What is slugging? How to do skincare right, according to experts

What is slugging?  How to do skincare right, according to experts

What’s wrong?

If your mind went straight to the slippery, slimy tracks of the earth, then you’re on the right track.

Slugging is the process of coating your face with slimy skincare products, leaving you looking like a, uh, slug.

But don’t run away from the slippery skincare trend just yet! We promise there’s more to it than a greasy canvas.

To sort it all out, we enlisted expert Christine Adams, MBA, MSN, NP-BC, CANS.

Meet the expert

Christine Adams, MBA, MSN, NP-BC, CANS, is a Certified Nurse Practitioner and Certified Aesthetic Nurse Specialist.

Courtesy of Christine Adams

Adams has worked in the medical field for over 20 years and has his own practice, SkinSplendid, LLC.

At SkinSpledid, Adams focuses on the patient’s overall health and nutrition through a holistic approach.

What is a slugging treatment?

Our first question for Adams was, “What’s going on?”

“Slugging is just a catchy, buzzy term that just means coating your dry skin with petroleum jelly,” Adams said. “The word ‘slugging’ comes from the reference to slugs since petroleum jelly leaves a thick slimy look on the face.”

So to make things clear, no real slugs or mud are needed.

Who is knocking good for?

Adams explained that slugging is good for “anyone with extremely dry skin.”

“I’ve had dry skin all my life and I’ve ‘knocked’ my skin for as long as I can remember,” Adams continued. “I also regularly teach my patients to do the same if their skin needs it.”

However, Adams explained that dry skin could be a symptom of other underlying health issues, “like thyroid disease.” Therefore, she recommends telling your provider if you have any extreme skin conditions, “such as dryness or recent skin changes.”

On the other hand, slugging can negatively affect those with acne-prone patients and those with oily skin, the owner of SkinSpledid shared.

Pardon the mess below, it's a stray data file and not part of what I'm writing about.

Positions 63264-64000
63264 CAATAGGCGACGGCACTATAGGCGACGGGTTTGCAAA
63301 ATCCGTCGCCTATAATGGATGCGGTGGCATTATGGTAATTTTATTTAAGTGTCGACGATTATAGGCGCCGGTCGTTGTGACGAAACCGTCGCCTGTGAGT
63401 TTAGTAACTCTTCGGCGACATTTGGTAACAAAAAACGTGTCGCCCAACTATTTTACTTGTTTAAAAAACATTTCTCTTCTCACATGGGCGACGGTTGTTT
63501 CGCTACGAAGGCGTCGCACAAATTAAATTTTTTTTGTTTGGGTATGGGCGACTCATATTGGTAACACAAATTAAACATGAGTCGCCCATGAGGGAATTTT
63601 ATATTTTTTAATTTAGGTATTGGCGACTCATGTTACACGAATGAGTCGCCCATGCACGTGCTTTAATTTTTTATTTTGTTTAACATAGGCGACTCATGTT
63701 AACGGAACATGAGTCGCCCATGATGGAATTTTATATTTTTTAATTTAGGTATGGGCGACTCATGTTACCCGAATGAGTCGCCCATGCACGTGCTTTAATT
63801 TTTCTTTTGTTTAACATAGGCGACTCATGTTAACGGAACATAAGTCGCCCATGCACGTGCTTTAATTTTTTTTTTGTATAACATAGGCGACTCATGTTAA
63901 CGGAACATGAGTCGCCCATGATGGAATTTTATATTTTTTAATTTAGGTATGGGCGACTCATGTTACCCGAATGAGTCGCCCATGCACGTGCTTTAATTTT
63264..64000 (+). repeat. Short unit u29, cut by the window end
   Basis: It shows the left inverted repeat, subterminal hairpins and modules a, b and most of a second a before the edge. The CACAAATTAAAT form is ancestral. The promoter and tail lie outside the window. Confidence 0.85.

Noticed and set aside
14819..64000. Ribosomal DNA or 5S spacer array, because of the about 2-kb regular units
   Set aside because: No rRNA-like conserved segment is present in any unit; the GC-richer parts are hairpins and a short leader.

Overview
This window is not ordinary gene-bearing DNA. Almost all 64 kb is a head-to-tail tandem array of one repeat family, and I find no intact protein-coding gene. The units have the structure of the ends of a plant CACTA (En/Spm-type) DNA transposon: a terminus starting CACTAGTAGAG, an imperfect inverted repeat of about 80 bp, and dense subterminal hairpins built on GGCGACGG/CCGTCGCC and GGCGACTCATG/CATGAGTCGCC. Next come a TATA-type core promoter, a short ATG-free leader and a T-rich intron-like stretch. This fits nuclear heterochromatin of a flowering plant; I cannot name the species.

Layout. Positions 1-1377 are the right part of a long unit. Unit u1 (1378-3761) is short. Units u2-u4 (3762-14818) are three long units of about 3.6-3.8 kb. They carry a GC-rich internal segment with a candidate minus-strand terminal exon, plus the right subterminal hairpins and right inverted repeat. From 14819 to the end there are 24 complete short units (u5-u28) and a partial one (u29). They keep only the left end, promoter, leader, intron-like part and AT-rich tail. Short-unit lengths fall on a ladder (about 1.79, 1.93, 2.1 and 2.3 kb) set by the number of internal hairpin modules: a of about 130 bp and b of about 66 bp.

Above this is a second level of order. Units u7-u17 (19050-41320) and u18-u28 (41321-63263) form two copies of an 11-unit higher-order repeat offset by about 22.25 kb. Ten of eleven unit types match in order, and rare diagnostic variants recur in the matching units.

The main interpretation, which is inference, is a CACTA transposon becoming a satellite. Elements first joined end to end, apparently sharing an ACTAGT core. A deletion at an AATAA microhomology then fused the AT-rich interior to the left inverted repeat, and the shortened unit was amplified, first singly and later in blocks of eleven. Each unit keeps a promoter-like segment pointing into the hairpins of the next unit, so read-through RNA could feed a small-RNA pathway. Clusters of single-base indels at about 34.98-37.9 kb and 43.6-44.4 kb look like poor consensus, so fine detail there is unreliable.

I wonder how to hit your face?

You’ve most likely seen the slugging trend on your TikTok For You page, but what’s the right way to slugging, you ask?


Adams puts it this way: “Slugging should be the very last step in your evening skincare routine.”

“You need to cleanse your face, apply serums, such as vitamin C, apply your moisturizer, and then liberally apply a petroleum-based jelly, such as Aquaphor or Vaseline,” she explains.

This is because Vaseline is occlusive, which means that it “creates a protective barrier that prevents moisture loss”.

Adams also recommends against using retinol on nights when you swallow “because it may intensify the product and lead to greater skin irritation and dryness.”

When and how often should you slug?

A common misconception about slugging is that you should do it every night, although Adams says otherwise.

“Typically, I tell my patients that they can tap once or twice a week to relieve dry skin,” she explained.

While that’s her general rule, she also tells her patients to “listen to their skin” and smack as often as needed.

However, if slugging isn’t helping your dry skin, Adams recommends seeing your healthcare provider to assess any underlying skin or medical conditions that may be causing the dryness. Because, in general, “healthy skin is not dry”.

What types of products are good for slugging?

Before looking for a product in your bathroom cabinet, Adams shares the types of products that are suitable for this skincare hack.

“Any petroleum-based product will work,” Adams said. “The goal of an occlusive product is to prevent the loss of moisture from the skin to allow the tissues to hydrate.”

While any petroleum-based product will work, Adams’ go-to for slugging is Aquaphor” since it’s a semi-occlusive product, and it allows some oxygen to drip. ‘reaching the skin’.

Adams shared his additional favorites below, and we’re all about them.

Skin care products approved by experts

Aquaphor healing ointment, $16

Aquaphor Healing Ointment

This healing ointment is ideal for dry, weakened or post-operative skin. We also like to lather it on our lips like an intense lip balm.

Vaseline Healing Jelly, $5

Vasaline healing ointment

Another great option is petroleum jelly. A tried and true product, the Original Healing Jelly is here to save the day. Add to dry cuticles for alternate use.

CeraVe healing ointment, $11

Cerave Healing Ointment

Protect and soothe dry skin with CeraVe Healing Ointment. Best of all, it’s packed with hyaluronic acid and fights eczema.

Hydra Skinceuticals Balm, $24

Skinceuticals Healing Ointment

Originally created to treat post-surgery recovery, Hydra Balm helps relieve symptoms of very dry and sensitive skin while improving overall hydration.

Skinfix Remedy+ Ointment 911, $26

Skinfix healing ointment

This product is excellent for all skin types while being clinically proven to protect chapped, cracked and irritated skin.

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